and enhance the bridging of FC networks/fabrics, this
             specification will not require adherence to such future

4. FCIP Protocol

   4.1 FCIP Device

      In this specification, the term FCIP device generally refers to
      any device that encapsulates FC frames into TCP segments and
      reassembles TCP segments to regenerate FC frames.

      Note: In an actual implementation, the FCIP device may be a
            stand-alone box or integrated with an FC device such
            as an FC backbone switch (BBW) or integrated with any
            TCP/IP device such as an IP switch or an IP router.

      The FCIP device is a transparent translation point.  The IP
      network is not aware of the FC payload that it is carrying.
      Likewise, the FC fabric and the FC end nodes are unaware of the
      IP-based transport.

   4.2 Protocol

      The FCIP protocol specifies the TCP/IP encapsulation, mapping and
      routing of FC frames and applies these mechanisms to an FC network
      utilizing IP for its backbone, or more generally, between any two
      FC devices. The FCIP protocol is summarized below:

        1. All FCIP protocol devices are peers and communicate using
           TCP/IP. Each FCIP device behaves like a TCP end-node from the
           perspective of the IP-based network.  That is, these devices
           do not perform IP routing or IP switching but simply forward
           FC frames.

        2. There is no requirement for an FCIP device to establish a
           login with a peer before communication begins.  However, FCIP
           devices may authenticate the IP packet before accepting it
           using the IPSec protocols.  Each IP datagram is treated
           independently and an FCIP device receiver simply listens to
           the appropriate destination TCP port number (to be assigned)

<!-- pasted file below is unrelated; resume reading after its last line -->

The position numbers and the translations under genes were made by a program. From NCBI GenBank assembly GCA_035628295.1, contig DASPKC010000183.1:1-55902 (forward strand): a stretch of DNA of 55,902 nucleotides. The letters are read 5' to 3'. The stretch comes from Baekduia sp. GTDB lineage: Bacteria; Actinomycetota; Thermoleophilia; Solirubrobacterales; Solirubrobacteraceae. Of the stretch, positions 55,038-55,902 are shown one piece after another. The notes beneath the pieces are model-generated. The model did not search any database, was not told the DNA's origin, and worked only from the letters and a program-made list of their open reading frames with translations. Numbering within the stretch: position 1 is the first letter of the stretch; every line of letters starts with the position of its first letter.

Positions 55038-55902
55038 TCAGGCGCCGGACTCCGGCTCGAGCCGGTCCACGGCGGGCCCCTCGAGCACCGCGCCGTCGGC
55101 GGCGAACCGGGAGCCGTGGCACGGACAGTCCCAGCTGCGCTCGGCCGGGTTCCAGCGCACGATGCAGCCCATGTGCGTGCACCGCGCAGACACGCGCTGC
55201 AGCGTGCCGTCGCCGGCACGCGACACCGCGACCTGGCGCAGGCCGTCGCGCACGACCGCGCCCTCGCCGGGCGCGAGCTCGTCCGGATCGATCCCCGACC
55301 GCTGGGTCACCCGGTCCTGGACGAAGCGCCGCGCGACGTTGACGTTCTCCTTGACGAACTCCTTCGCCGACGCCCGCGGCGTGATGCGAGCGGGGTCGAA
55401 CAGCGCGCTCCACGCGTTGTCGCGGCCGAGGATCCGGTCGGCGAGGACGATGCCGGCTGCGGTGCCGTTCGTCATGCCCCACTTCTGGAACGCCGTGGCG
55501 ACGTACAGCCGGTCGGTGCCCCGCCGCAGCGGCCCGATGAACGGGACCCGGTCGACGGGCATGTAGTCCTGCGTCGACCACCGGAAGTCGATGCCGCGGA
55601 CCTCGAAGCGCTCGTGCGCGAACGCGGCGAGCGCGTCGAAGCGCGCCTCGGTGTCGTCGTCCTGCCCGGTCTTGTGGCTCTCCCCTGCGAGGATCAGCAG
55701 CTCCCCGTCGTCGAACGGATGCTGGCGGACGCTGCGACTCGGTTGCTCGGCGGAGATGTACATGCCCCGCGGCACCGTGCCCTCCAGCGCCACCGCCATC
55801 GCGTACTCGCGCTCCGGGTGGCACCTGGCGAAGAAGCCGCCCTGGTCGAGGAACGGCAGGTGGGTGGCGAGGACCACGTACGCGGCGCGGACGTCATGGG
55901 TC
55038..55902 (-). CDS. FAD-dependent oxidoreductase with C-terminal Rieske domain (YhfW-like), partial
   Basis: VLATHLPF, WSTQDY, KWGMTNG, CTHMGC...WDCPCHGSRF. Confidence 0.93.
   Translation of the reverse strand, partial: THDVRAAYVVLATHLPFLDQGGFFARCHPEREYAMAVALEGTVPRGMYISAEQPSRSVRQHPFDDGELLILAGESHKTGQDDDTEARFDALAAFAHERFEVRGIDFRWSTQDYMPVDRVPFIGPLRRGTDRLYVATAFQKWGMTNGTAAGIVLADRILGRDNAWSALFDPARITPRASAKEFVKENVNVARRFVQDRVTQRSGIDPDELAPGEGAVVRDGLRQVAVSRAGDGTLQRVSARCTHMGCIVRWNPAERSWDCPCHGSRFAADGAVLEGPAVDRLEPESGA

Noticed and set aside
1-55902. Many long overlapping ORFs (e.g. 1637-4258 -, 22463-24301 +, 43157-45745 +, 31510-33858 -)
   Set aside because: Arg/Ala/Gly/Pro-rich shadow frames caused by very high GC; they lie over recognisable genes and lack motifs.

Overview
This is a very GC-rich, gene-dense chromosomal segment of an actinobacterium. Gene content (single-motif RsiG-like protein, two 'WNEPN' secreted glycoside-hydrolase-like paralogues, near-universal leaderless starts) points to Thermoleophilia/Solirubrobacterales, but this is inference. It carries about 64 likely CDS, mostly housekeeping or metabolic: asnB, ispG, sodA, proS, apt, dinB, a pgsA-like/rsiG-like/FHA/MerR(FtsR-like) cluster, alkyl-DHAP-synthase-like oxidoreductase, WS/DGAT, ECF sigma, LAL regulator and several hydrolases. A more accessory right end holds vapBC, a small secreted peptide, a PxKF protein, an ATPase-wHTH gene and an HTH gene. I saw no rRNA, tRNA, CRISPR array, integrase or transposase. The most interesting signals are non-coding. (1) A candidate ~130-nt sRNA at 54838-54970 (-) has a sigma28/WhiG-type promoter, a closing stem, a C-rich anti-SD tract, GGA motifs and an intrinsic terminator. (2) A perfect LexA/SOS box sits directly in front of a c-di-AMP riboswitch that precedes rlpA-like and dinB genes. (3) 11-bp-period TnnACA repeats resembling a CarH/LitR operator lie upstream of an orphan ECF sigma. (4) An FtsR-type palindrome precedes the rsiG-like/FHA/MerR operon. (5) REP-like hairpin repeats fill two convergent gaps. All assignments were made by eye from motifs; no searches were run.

contained in the TCP header.

        3. Each FCIP device may be statically or dynamically configured
           with a list of IP addresses corresponding to all the
           participating FCIP devices.  Dynamic discovery of

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           participating FCIP devices may be performed using Internet
           protocols such as LDAP, DHCP or other discovery protocols.
           It is outside the scope of this specification to describe any
           static or dynamic scheme for participating FCIP device IP
           address discovery.

        4. Discovery of FC addresses (accessible via the FCIP device) is
           provided by techniques and protocols within the FC
           architecture. These techniques and protocols are described in
           Fibre Channel ANSI standards ([3], [7], [15]).  The FCIP
           device does not participate in the discovery of FC addresses.
           Routing in the IP plane and the FC plane are largely

        5. The exact path (route) taken by an FC over TCP/IP
           encapsulated packet follows the normal procedures of routing
           any IP packet.  From the perspective of the FCIP devices this
           communication is between only two FCIP devices for any given

        6. An FCIP device may send FC encapsulated TCP/IP packets to
           more than one FCIP device.  However, these encapsulated
           packets are treated as separate instances and are not
           correlated in any way by the FCIP protocol devices. The
           source FCIP device routes its packets based on the 3-byte FC
           destination Address Identifier (D_ID) contained in each
           encapsulated FC frame.

        7. The IPSec architecture may be used to provide secure
           communications for FCIP protocol across the IP-based network.
           Other security protocols are not precluded.

        8. Any re-ordering of data due to IP MTU fragmentation, TCP MSS
           fragmentation, or IP packet re-ordering will be recovered in
           accordance with a normal TCP reliable delivery behavior.

        9. FCIP relies on both TCP error recovery mechanism and normal
           FC recovery mechanisms to detect and recover from data loss.

        10. It is recommended that the IP packets carrying TCP
            encapsulated FCIP data frames set the DSCP bits
            corresponding to the Expedited Forwarding (EF) service which
            closely matches the characteristics of the Fibre Channel

        11. FCIP defines a data framing structure that provides the
            encapsulation of FC frames in the TCP data stream and a way
            to synchronize the FCIP devices that communicate with one

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   4.3 FCIP Header Format

      Fig. 1 shows the format of the header for the FCIP adaptation

     |3 3 2 2 2 2 2 2 2 2 2 2 1 1 1 1 1 1 1 1 1 1                     |
     |1 0 9 8 7 6 5 4 3 2 1 0 9 8 7 6 5 4 3 2 1 0 9 8 7 6 5 4 3 2 1 0 |